Church’s food pantry open to anyone
Bijou School graduate Justin Hardman received a $1,500 scholarship from District 11 and another for $500 from a school fund.
And then there's that 20-dollar bill.
That's the award the 16-year-old particularly enjoyed. He even posed with it for his school photo. School security officer Dave Fisher had bet him that he couldn't finish all his credits before spring break. Justin proceeded to do so.
But he already had plenty of incentive. “My motivation was to get done with high school at 16,” he said. “My family members all were GEDs or drop-outs.”
Until recently, Justin wasn't doing much to change that trend. As a student at Mesa Ridge High School, he got in trouble with the law, resulting in a stint of a year and nine months at the Zebulon Pike Youth Services Center.
It was there that he started thinking he needed a different course in life. “I did what I had to do to get out of juvenile corrections,” he said.
What led to his change? “Being away from my family,” Justin replied, simply.
He's enjoyed his nearly full year at Bijou, which is in its last year as a Westside alternative high school (it will become part of a grouping of alternative options at the former Wasson site in 2013-14). “Everyone was helpful,” he said.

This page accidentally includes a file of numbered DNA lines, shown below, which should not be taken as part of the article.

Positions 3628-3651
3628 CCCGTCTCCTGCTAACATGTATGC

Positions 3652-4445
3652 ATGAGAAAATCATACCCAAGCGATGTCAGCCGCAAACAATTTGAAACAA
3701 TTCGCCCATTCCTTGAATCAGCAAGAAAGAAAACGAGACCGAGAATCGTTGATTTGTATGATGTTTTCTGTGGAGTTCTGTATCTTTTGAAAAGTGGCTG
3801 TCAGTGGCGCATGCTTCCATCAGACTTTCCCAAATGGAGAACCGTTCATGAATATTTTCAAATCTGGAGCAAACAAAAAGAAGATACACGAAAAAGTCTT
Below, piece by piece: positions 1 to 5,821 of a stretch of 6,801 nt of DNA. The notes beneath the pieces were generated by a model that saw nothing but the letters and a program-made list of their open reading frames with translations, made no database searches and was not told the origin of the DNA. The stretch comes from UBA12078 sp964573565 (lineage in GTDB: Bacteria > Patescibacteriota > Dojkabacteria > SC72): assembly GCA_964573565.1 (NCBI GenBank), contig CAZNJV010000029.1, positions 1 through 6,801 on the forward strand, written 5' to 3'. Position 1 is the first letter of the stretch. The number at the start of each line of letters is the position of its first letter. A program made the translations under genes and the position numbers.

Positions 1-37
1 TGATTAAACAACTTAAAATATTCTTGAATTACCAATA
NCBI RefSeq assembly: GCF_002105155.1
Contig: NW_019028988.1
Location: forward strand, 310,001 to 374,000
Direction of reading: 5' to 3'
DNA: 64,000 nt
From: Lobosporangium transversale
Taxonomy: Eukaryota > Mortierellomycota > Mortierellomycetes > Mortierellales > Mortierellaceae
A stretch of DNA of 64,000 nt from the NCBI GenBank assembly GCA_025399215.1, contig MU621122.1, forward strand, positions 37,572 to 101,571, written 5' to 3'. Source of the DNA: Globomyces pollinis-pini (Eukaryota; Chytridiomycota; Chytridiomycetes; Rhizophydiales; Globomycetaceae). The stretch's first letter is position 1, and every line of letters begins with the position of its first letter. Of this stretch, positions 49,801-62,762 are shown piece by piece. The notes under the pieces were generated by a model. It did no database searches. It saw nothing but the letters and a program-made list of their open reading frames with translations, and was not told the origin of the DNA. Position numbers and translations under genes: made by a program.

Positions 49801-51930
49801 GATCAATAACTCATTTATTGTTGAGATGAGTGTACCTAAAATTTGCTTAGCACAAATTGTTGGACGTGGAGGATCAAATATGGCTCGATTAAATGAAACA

Fisher might be the most pleased with Justin's progress, even if it cost him money. “What a turnaround!” exclaimed the officer, who had also organized an on-campus car show this spring that brought in the funds for the school's $500 scholarship.
A committee of Bijou leaders decided that Justin deserved the award for being the top scholar in his 20-member graduating class.
For the D-11 scholarship, funded by vending machine revenue, Justin was one of nine selected in the district, on the basis of “drive [and] perseverance” and “a desire to pursue a postsecondary education opportunity or college education at an accredited public institution.”
Justin came to Bijou in October, using its options to build up credits in a hurry.
Now he's looking to start in the fall at Pikes Peak Community College. He'll be 17 by then (his birthday is in August). He's not sure of a major yet. “I'll try to do general classes and figure it out down the way,” he said. “It'll be something in technology.”
In addition, he's got a job. He's been working at McDonald's since February. It's clear he takes pride in it. When asked if his store is the one on South Eighth Street, he immediately clarified that it's at Colorado and 30th. “You can put that in so people will know to come to my store, instead of the one at Eighth Street,” he told the interviewer. “We're a franchise, they're corporate.”